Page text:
The Jack the Ripper murders: a modus operandi and signature analysis of the 1888–1891 Whitechapel murders

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Abstract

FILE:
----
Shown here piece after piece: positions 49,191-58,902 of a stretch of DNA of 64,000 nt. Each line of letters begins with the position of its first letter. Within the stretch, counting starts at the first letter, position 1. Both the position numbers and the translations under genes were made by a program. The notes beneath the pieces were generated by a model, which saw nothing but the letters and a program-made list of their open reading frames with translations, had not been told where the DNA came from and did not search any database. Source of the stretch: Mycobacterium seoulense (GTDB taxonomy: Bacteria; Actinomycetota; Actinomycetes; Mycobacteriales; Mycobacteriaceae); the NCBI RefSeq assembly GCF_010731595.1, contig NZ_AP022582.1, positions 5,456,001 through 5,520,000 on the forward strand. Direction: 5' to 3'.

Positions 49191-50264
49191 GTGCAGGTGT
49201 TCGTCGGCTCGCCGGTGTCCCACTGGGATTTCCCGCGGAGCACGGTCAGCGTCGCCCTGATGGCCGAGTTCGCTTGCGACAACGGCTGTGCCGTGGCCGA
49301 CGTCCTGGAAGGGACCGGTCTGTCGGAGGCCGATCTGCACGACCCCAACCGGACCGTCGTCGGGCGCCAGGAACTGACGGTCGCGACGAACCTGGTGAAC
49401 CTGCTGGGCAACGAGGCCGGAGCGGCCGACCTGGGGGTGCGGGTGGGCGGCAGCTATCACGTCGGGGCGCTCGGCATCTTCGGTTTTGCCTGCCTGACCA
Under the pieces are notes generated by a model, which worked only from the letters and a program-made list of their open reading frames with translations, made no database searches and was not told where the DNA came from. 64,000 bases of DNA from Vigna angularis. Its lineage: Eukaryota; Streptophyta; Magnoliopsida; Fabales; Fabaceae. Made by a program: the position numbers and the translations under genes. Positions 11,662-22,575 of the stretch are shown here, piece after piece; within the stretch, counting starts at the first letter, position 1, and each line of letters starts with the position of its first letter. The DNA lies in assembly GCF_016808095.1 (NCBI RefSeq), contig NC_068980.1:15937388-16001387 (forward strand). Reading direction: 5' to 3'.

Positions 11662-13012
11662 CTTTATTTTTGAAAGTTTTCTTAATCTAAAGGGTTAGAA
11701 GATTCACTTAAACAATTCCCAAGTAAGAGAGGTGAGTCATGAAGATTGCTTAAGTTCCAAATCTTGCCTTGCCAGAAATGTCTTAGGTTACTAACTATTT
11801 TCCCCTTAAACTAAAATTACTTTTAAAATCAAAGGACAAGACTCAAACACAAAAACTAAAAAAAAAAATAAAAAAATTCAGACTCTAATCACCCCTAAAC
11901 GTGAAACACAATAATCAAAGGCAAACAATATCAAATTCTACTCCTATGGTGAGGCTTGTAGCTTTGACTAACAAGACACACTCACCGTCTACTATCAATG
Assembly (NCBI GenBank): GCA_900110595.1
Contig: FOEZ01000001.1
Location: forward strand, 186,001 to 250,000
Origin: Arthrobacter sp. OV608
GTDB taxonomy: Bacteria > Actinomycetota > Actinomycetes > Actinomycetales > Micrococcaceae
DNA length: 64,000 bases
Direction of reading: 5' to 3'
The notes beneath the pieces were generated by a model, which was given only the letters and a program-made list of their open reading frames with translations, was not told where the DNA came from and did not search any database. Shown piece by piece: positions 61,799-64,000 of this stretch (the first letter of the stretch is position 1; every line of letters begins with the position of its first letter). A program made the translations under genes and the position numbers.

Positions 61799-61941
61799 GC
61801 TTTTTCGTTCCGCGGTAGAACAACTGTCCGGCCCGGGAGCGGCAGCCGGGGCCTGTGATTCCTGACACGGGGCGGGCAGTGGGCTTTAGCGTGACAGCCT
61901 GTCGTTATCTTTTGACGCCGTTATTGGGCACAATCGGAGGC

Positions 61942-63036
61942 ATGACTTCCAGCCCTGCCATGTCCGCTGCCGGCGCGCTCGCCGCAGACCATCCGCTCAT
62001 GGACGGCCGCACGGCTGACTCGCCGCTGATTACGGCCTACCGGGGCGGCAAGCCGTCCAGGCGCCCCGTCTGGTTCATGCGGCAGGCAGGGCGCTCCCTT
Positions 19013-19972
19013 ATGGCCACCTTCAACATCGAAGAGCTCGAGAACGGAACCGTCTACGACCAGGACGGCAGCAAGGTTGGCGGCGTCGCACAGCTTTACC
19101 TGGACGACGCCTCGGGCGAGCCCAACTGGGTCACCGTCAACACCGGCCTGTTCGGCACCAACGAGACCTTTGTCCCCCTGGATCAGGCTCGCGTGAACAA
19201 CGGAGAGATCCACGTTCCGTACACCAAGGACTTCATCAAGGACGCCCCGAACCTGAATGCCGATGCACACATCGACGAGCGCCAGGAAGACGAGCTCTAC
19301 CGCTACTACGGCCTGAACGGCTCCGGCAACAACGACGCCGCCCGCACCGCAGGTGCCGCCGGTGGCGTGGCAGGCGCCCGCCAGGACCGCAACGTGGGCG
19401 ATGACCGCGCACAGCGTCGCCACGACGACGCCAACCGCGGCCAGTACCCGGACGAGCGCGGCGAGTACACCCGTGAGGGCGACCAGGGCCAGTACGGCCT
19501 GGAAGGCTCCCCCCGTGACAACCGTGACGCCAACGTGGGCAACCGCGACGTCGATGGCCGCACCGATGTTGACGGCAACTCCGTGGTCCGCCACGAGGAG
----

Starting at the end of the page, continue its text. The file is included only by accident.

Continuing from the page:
A number of females, commonly recognized as 11 victims, were murdered in separate events in Whitechapel, London between 1888 and 1891. An evaluation of the murders revealed that six of those murders were linked by a number of distinct, personal signature characteristics, including picquerism, overkill, incapacitation, domination and control, open and displayed, unusual body position, sexual degradation, mutilation, organ harvesting, specific areas of attack, preplanning and organization, and a combination of signature features. The signature characteristics observed in these infamous Jack the Ripper murders were compared to a 1981–1995 cohort of 3359 homicide cases from Washington State's HITS database. The analysis revealed that the signature displayed in six of the Whitechapel murders was extremely rare. There were only six records of female victims, one a prostitute, with probed, explored, or mutilated body cavities. There were only two cases, both females who were not prostitutes, where the body was left in an unusual position and body cavities were explored, probed, or mutilated. Copyright © 2005 John Wiley & Sons, Ltd.

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